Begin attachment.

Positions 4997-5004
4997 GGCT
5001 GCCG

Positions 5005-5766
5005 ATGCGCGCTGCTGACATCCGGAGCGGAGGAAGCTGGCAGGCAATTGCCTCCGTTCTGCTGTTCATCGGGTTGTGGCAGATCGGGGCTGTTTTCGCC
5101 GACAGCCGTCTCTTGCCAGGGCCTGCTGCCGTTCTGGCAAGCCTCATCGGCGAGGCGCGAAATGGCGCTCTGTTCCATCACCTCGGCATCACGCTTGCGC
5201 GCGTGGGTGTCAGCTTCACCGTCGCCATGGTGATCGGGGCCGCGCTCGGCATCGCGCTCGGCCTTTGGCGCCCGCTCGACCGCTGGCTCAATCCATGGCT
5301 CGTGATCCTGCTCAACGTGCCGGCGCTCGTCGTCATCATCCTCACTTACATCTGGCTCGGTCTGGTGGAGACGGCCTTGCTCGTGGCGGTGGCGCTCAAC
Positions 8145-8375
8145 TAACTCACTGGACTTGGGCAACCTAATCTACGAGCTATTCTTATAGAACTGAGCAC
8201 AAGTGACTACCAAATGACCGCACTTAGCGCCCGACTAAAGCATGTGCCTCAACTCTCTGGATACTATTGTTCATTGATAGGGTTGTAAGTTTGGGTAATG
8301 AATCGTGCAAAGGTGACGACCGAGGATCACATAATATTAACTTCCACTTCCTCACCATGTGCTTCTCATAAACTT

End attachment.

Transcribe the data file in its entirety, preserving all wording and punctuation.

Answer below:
Positions 4997-5004
4997 GGCT
5001 GCCG

Positions 5005-5766
5005 ATGCGCGCTGCTGACATCCGGAGCGGAGGAAGCTGGCAGGCAATTGCCTCCGTTCTGCTGTTCATCGGGTTGTGGCAGATCGGGGCTGTTTTCGCC
5101 GACAGCCGTCTCTTGCCAGGGCCTGCTGCCGTTCTGGCAAGCCTCATCGGCGAGGCGCGAAATGGCGCTCTGTTCCATCACCTCGGCATCACGCTTGCGC
5201 GCGTGGGTGTCAGCTTCACCGTCGCCATGGTGATCGGGGCCGCGCTCGGCATCGCGCTCGGCCTTTGGCGCCCGCTCGACCGCTGGCTCAATCCATGGCT
5301 CGTGATCCTGCTCAACGTGCCGGCGCTCGTCGTCATCATCCTCACTTACATCTGGCTCGGTCTGGTGGAGACGGCCTTGCTCGTGGCGGTGGCGCTCAAC
Positions 8145-8375
8145 TAACTCACTGGACTTGGGCAACCTAATCTACGAGCTATTCTTATAGAACTGAGCAC
8201 AAGTGACTACCAAATGACCGCACTTAGCGCCCGACTAAAGCATGTGCCTCAACTCTCTGGATACTATTGTTCATTGATAGGGTTGTAAGTTTGGGTAATG
8301 AATCGTGCAAAGGTGACGACCGAGGATCACATAATATTAACTTCCACTTCCTCACCATGTGCTTCTCATAAACTT